Gull Island (Hampshire) facts for kids
Looking SE towards Gull Island with the Isle of Wight in the background
|Length||1.0 km (0.62 mi)|
|Width||0.2 km (0.12 mi)|
Gull Island is a small uninhabited island at the mouth of the Beaulieu River in The Solent. The island is an area of raised ground approximately 1000 metres long and up to around 180 metres wide amid the tidal sands to the east of Needs Ore Point, and separates the river from the sea for its final stretch before entering The Solent. It forms part of the civil parish of Beaulieu.
The island acts as shelter for the final kilometre of the Beaulieu River against all but strong easterly currents and so provides moorings for boats on its northern side.
Consisting primarily of salt marshes, Gull Island is a relatively new feature of the area and is not shown on Ordnance Survey maps of the 19th century. In 1985, with a view to protecting the salt marshes on the northern side of the Beaulieu River, the Beaulieu estate passed a bill to parliament requesting permission to build a shingle barrier joining the west of the island to the mainland at Warren Farm Spit, cutting off the "Bull Run" channel previously used by yachts. By 1992 the artificial causeway had been completed, extending along the southern end of Gull Island, although erosion of the island continues and will eventually remove all of Gull Island's marshes.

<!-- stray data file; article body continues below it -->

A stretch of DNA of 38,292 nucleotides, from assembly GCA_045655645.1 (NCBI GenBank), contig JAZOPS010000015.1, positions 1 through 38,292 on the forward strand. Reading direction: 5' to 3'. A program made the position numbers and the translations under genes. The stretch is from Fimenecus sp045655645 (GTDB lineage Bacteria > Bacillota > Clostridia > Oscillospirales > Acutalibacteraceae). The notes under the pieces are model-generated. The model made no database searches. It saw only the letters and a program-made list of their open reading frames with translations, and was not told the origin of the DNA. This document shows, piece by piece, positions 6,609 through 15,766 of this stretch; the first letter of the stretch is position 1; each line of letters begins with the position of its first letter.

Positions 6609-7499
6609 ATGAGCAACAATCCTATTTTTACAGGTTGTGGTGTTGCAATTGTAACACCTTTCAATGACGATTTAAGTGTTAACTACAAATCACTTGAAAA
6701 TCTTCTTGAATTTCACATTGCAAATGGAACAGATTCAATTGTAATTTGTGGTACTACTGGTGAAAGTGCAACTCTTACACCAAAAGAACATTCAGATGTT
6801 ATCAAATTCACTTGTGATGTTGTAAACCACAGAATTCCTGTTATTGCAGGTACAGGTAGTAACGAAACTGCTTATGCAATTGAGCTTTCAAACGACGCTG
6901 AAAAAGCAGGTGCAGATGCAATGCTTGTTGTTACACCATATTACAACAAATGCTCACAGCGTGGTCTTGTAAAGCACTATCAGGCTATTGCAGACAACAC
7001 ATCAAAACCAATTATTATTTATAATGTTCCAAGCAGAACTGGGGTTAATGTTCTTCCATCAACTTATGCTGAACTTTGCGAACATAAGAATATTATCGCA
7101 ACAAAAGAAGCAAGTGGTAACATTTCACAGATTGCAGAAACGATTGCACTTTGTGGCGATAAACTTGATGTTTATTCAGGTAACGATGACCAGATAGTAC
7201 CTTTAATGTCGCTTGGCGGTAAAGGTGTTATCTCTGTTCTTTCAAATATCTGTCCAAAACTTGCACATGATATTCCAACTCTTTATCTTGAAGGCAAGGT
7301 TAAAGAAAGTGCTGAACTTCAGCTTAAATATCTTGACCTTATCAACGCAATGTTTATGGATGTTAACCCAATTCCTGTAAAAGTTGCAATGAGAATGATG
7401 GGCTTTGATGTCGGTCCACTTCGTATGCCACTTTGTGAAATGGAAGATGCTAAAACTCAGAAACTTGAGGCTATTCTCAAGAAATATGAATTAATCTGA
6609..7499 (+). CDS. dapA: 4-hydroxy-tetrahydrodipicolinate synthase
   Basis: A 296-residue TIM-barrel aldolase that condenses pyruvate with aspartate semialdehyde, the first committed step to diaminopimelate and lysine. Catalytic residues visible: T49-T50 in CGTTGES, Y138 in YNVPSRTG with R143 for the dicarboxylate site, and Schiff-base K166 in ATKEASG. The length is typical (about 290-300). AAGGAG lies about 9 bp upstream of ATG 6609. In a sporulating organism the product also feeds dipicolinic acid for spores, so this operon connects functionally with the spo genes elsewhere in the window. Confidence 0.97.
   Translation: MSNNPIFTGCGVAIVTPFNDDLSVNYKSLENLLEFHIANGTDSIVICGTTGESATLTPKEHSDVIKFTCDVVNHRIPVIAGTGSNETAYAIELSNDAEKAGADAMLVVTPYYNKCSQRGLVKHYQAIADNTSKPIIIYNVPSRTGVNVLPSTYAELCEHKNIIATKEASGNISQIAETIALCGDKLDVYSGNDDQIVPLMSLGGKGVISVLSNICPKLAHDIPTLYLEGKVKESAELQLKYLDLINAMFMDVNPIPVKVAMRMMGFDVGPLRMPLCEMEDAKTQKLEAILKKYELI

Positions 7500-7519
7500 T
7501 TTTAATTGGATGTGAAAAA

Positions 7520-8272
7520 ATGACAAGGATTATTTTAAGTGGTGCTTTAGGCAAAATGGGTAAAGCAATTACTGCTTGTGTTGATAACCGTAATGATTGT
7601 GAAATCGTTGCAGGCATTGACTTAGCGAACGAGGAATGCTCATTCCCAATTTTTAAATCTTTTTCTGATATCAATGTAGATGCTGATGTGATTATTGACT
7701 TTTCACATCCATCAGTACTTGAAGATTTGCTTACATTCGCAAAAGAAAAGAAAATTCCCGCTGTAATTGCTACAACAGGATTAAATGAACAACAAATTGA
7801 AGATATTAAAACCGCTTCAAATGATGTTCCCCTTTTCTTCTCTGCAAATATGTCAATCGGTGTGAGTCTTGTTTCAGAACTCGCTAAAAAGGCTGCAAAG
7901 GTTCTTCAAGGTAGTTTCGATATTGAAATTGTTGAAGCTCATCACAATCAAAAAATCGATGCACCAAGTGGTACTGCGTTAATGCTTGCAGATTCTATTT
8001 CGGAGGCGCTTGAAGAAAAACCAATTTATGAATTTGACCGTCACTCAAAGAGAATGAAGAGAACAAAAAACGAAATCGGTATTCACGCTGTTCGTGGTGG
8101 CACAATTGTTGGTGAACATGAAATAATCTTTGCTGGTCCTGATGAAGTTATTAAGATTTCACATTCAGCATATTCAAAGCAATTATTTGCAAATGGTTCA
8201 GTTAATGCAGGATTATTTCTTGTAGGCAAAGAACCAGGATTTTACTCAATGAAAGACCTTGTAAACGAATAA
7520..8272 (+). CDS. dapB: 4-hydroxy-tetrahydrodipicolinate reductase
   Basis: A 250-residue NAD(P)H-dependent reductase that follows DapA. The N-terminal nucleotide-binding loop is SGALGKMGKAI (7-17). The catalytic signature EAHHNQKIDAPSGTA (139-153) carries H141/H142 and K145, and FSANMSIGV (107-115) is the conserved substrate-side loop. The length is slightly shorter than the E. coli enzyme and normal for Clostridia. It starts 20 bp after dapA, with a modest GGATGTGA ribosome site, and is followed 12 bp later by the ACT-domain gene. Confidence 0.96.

The island currently serves as a nature reserve and bird sanctuary.
Gull Island (Hampshire) Facts for Kids. Kiddle Encyclopedia.